One obituary is a portrait of a life. Many obituaries add up to a portrait of a place, an example of the variety of people and personalities who add up to a community.
Here are a few of our neighbors who have passed away recently, with some brief biographical notes drawn from their obituaries.
Marjorie Marie (Gross) Streit, known in her youth as “the songbird of the Valley,” died Jan. 16 at age 86. When she was 12, she recorded “When Johnny Comes Marching Home” as a tribute to her brother in the Army, and she went on to a career as a professional singer. She later raised four children with her husband in the Ponderosa neighborhood of the Spokane Valley. She had nine grandchildren and three great-grandchildren.
Lillian Esther Allan lived all of her 95 years in Spokane. She graduated from Rogers High School and taught Sunday school at the Hillyard Baptist Church. She and her husband had two children, three grandchildren and three great-grandchildren. She died March 5.
Known as “the guy with the long mustache,” William Edward Gilk Jr. died Feb. 22 at age 55. He served for 20 years in the Air Force, and worked most recently as a computer analyst supervisor. He had four children and three grandchildren. His Air Force career took him to various places, such as New Mexico, Colorado and Alaska, and he received the Air Force Achievement Medal and the Air Force Commendation Medal four times.
Thelma Sophia (Severin) Spalding met her husband at Natatorium Park, and they were married in 1933. The couple raised two children and operated Spalding Auto Parts. “Customers soon realized that she knew just as much as the men did regarding car parts,” her obituary said. She loved to travel, and took a fishing trip to Alaska in her 80s. Sophia, who had seven grandchildren, 13 great-grandchildren and one great-great-grandson, passed away March 7 at age 99.
When Eugene Leroy “Gene” Frazer was 8 years old, his father died in a farming accident outside Colville. He moved with his mother and brother to Spokane. Gene served in the Air Force and then drove for Wallace-Colville Motorfreight until he retired in 1982. A Cadillac was his car of choice. He had a son and stepdaughter, two grandchildren, two great-grandchildren and five great-great-grandchildren. He died March 2 at age 81.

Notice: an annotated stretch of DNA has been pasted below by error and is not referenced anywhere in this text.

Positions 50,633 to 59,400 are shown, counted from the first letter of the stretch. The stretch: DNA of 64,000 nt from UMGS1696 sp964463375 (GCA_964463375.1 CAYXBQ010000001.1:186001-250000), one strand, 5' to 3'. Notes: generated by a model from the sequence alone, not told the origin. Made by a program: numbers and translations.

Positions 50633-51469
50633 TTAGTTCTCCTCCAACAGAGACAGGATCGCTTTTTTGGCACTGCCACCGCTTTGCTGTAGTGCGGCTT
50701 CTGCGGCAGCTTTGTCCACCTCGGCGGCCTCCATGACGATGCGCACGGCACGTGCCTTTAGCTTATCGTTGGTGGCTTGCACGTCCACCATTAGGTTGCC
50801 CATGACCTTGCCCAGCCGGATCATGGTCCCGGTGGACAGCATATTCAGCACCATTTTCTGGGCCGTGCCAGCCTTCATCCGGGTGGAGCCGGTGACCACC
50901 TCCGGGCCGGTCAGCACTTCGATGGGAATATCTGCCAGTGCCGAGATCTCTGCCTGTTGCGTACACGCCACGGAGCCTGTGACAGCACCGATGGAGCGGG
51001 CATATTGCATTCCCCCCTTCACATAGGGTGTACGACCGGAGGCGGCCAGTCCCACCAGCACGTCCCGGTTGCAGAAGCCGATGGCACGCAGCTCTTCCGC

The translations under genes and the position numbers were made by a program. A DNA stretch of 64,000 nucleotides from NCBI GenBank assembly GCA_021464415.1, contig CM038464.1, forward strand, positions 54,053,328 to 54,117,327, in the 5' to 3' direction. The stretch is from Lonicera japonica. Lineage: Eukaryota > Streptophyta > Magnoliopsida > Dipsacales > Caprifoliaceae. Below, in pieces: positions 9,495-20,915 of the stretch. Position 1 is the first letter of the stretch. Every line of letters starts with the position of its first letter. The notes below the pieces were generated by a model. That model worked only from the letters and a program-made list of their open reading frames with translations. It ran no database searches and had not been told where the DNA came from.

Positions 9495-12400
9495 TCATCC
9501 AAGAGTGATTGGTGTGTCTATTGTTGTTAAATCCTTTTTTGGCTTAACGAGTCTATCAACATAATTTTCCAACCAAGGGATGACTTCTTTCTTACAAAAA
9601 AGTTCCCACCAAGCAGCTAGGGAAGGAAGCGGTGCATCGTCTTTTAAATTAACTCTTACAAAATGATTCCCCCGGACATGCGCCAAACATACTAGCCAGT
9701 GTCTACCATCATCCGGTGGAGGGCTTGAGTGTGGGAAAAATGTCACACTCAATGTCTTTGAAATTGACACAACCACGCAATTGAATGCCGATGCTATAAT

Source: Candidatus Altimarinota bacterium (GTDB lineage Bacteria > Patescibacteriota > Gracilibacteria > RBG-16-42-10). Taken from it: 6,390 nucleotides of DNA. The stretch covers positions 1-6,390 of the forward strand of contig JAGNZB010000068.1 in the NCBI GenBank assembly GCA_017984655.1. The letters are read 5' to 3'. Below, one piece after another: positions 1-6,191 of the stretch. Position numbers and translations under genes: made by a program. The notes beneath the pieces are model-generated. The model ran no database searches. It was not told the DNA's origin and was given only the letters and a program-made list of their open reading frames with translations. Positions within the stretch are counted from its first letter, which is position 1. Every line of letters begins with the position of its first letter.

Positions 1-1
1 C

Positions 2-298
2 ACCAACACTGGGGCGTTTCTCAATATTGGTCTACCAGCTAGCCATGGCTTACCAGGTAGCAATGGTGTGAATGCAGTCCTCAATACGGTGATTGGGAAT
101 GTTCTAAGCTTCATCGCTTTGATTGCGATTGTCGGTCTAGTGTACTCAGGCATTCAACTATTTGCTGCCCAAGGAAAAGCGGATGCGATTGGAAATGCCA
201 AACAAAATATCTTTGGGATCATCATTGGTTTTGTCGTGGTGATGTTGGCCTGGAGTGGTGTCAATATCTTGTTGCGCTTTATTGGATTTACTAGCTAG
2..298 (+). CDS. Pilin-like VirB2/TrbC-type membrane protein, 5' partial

A fervent Zags fan, Kathryn Kimmel Barbieri died at age 92 on March 4, the day her beloved Bulldogs reached No. 1 in national polls. Kathryn’s local roots run deep. Her great-grandfather came to the region in 1889 to help rebuild Spokane after the Great Fire; her 12 great-grandchildren are sixth-generation Spokanites. She and her husband, Lou, had seven children, and she volunteered in many local organizations. She celebrated her 90th birthday at the West Coast Conference tournament in Las Vegas, insisting that her children join her.
George Isamu Heyamoto was a fixture at Indian Canyon and Downriver golf courses, where he could shoot his age even into his 90s. He grew up on a hops ranch in Newberg, Ore., and was a good baseball player as a youth, along with his brother, who was nicknamed “Heat.” His family was interned at the Minidoka Internment Camp in Southern Idaho during World War II. He moved to Spokane, where he worked in various jobs, including as manager of the Globe Hotel and as a lithographer. He was a regular for breakfast at the Hilltop Cafe. He had two children and two stepchildren. He died March 6 at age 92.